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According to the IUCN red list, as of 2013, the panther chameleon is classified as 'least concern'. This means it is not endangered.


Chameleon crisis: extinction threatens 36% of world’s chameleons. ... The lesser chameleon (Furcifer minor) is listed as Endangered. This species is only found in Madagascar.


The panther chameleon (Furcifer pardalis) is a subspecies of chameleon and it is usually found in the rainforests of northern and eastern Madagascar. Males are likely to be twice in length as compared to females. The body is a combination of many different colors and it mainly depends on the location and habitat.


Chameleons are at the bottom of the food chain. Snakes, birds such as shrikes, coucals, and horn-bills, and sometimes, even monkeys would also prey upon the panther chameleons. Conservation Status. These chameleons are not endangered. The IUCN 3.1 has categorized the panther chameleon under the LC (‘Least Concerned’) species list.


The Belalanda Chameleon is considered critically endangered due to the limited size of its known natural habitat, as well as the assumed size of the population. A Tiny Natural Habitat. The Belalanda Chameleon is named after the town of Belalanda, where this particular species can be found.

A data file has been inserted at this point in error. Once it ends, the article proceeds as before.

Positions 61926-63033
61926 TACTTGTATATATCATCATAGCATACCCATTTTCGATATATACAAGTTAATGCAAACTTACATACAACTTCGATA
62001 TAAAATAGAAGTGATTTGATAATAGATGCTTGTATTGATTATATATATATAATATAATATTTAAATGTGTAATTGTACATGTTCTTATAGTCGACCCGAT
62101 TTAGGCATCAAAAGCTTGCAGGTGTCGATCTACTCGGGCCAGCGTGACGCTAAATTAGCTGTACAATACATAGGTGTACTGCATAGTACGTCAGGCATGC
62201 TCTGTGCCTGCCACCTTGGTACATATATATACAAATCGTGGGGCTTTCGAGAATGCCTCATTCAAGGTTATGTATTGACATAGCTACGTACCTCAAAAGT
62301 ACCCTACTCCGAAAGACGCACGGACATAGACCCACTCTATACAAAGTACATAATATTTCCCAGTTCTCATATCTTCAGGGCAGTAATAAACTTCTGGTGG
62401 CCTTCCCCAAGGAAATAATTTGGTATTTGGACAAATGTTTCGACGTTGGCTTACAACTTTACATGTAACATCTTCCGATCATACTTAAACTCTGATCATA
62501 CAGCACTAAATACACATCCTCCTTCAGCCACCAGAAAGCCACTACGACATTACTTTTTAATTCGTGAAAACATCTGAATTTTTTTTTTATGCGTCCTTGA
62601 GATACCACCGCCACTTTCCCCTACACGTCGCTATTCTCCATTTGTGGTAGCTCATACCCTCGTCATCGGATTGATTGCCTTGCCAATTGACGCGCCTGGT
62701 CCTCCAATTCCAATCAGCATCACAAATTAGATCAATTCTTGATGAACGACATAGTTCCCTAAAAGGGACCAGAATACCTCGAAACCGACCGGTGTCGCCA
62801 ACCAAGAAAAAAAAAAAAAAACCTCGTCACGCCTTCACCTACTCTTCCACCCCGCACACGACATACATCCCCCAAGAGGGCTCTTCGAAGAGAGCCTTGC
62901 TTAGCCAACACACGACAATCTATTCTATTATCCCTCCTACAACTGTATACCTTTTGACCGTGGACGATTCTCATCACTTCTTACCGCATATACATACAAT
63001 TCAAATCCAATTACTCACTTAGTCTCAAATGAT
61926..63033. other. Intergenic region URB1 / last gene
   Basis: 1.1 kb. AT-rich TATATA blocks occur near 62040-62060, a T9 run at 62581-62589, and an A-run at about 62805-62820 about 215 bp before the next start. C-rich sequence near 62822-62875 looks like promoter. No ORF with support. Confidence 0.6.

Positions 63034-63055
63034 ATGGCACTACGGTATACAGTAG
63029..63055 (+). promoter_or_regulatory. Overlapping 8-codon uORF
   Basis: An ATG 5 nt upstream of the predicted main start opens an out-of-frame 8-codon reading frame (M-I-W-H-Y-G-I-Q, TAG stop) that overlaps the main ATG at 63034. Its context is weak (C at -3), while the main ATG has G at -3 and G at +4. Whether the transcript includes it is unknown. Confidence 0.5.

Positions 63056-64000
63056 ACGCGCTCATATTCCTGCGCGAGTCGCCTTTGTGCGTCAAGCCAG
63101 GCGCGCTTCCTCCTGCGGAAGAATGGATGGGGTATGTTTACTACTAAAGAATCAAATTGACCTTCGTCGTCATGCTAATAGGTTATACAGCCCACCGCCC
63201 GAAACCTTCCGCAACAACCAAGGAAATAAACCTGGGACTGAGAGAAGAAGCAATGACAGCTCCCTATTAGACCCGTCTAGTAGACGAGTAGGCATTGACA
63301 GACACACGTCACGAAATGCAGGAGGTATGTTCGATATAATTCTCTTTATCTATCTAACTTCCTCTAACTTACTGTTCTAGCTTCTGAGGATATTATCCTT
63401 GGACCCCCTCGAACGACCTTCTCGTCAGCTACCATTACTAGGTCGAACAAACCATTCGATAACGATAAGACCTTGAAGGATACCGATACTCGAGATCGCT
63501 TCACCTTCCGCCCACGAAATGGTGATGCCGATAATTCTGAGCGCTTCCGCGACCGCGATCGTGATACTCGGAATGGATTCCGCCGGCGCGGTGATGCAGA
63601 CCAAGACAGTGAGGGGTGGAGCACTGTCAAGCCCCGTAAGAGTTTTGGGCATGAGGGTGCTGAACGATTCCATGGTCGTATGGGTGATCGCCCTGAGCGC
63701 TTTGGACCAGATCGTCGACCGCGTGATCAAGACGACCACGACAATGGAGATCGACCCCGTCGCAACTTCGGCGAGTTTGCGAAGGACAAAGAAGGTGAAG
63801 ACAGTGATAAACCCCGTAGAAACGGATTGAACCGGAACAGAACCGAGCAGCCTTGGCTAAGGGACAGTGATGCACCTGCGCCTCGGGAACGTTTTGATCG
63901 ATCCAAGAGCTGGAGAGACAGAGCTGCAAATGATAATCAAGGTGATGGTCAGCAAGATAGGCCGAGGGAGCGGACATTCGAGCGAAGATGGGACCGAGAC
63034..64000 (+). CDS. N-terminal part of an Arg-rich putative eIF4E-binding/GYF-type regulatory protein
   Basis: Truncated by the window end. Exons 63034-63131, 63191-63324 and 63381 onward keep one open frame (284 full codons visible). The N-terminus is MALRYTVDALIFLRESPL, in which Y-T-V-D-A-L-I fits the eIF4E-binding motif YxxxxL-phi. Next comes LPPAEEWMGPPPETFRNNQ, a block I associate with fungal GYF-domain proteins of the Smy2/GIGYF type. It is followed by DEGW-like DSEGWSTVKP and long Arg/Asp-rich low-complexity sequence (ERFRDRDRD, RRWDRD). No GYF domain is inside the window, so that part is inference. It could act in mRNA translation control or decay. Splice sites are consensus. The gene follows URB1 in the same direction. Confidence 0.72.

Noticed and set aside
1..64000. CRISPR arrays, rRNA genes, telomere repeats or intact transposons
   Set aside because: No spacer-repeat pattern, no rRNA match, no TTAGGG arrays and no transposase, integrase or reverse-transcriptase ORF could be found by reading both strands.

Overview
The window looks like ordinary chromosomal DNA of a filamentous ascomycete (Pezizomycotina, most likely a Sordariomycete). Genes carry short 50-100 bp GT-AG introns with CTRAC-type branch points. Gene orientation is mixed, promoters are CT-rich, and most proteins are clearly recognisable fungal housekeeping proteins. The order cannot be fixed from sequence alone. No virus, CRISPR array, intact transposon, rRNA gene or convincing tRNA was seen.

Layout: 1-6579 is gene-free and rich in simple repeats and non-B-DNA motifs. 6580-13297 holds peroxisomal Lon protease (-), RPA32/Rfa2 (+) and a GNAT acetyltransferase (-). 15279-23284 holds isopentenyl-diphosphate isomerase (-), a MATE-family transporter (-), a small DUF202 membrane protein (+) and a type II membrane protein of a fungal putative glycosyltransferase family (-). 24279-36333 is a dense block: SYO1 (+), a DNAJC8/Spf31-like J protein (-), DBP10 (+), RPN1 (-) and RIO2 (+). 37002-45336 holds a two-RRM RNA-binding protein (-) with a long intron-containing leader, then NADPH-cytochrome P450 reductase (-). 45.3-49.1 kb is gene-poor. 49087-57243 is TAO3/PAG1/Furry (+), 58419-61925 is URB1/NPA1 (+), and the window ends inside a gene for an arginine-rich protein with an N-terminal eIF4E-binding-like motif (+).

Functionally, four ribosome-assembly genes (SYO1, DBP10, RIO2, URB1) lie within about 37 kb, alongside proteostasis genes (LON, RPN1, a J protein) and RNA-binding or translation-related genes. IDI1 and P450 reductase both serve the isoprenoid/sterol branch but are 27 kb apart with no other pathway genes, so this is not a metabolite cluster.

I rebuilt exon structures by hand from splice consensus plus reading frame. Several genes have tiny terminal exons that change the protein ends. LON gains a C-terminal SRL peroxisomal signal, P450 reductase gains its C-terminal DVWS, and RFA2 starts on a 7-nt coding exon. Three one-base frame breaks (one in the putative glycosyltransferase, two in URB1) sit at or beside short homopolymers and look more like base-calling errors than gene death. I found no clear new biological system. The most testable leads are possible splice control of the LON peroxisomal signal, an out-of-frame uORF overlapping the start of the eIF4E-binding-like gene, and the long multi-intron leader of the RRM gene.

Panther chameleons are zygodactylous: on each foot, the five toes are fused into a group of two and a group of three, giving the foot a tongs-like appearance. These specialized feet allow the panther chameleon a tight grip on narrow branches. Each toe is equipped with a sharp claw to gain traction on surfaces such as bark when climbing.


The Panther Chameleon is amicable when it comes to handling. Captive-hatched specimens are typically hardy and relatively stress-free. They make wonderful pets for those willing to meet the chameleon's requirements. When Madagascar relaxed its restrictions on exporting reptiles, the Panther Chameleon was a popular export.


Wildscreen's Arkive project was launched in 2003 and grew to become the world's biggest encyclopaedia of life on Earth. With the help of over 7,000 of the world’s best wildlife filmmakers and photographers, conservationists and scientists, Arkive.org featured multi-media fact-files for more than 16,000 endangered species.


Are Chameleons Endangered? According to the National Wildlife Federation, there are over 180 different species of chameleons and only a few are in immediate danger of becoming extinct. Destroying a chameleon’s natural habitat is the biggest threat to its existence.


At FL Chams we always try to have several different locales of Panther Chameleons for Sale. Panther Chameleons are one of the most sought after of all chameleons and a focus chameleon for us. Panther Chameleons are a very hardy chameleons and are beautiful as well. We have been breeding panther chameleons for 12 years now and don't just breed run of the mill panthers.